There is no silver bullet to the question of how we place funding for universities in Scotland on a long-term sustainable basis. What is clear, though, is that if the Government is re-elected there will be no return to tuition fees, either up front or back door.
The joint work that we have undertaken with Universities Scotland has given us a clear estimate of any funding gap and allowed us to explore a number of funding streams, including up to £62 million from students from the rest of the United Kingdom and an estimated £22 million from students from the rest of the European Union. That is before we factor in any other sources, such as philanthropic giving, increased commercial activity or efficiency savings that the universities themselves have agreed are deliverable.
There is debate about the size of the gap in funding of our higher education. There is also debate about the impact that adding fees for students from beyond Scotland would have on universities’ ability to attract them. However, we can all make a reasonable guess that as the market takes hold, the gap, whatever it is today, will likely only grow.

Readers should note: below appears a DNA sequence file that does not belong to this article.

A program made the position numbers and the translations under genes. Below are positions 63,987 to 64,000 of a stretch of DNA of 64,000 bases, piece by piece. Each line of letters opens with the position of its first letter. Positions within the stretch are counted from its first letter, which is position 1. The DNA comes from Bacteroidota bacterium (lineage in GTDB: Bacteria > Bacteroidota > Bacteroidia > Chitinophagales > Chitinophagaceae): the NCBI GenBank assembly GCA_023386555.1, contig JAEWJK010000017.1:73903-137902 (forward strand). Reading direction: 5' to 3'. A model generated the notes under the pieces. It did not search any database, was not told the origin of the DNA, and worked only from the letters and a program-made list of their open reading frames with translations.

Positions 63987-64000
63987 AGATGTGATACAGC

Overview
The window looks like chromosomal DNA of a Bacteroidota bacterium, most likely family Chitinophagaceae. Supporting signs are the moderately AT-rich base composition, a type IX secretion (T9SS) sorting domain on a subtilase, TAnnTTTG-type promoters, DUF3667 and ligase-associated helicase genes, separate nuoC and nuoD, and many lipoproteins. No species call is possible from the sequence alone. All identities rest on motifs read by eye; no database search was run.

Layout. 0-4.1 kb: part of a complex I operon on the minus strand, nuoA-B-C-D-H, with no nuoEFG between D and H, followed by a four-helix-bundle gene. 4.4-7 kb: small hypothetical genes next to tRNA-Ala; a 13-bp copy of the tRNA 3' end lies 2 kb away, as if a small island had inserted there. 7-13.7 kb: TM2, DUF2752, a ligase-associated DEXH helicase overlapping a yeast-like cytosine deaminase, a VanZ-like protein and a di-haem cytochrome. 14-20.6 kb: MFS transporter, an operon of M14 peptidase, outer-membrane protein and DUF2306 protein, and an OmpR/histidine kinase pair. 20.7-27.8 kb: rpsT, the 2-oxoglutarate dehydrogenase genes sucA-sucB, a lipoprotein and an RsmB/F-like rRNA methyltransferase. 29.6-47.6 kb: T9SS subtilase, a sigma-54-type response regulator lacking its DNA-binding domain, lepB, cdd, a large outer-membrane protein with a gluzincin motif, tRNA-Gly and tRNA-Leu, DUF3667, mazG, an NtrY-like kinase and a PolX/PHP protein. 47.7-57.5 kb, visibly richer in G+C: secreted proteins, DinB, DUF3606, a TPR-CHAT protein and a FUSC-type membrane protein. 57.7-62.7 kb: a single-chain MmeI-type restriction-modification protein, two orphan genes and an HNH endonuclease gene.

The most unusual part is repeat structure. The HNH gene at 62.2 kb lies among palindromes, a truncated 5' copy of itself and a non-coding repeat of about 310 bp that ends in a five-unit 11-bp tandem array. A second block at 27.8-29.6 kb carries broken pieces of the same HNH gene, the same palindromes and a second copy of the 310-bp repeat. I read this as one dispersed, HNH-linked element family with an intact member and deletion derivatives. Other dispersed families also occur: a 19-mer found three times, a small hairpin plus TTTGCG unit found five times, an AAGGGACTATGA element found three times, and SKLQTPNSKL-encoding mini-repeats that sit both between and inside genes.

One political party in Parliament wants to raise a tax on graduates. Another wants to raise a tax on all wealthy people. Is not the least credible position the one in the middle, the one that is held by the Government and the main Opposition party, which say that they can close the gap but will not say where the money will come from? How are parents of current and future students in Scotland supposed to view that remotely credibly?
I would have thought that the member would welcome the renewed commitment that this Government has given to the strong Scottish tradition of free access to higher education—access on the basis of the ability to learn, not the ability to pay. The fact that he refuses to do so reveals his posturing on this issue. He is therefore quite unfit to pronounce on anything educational—or, indeed, anything else.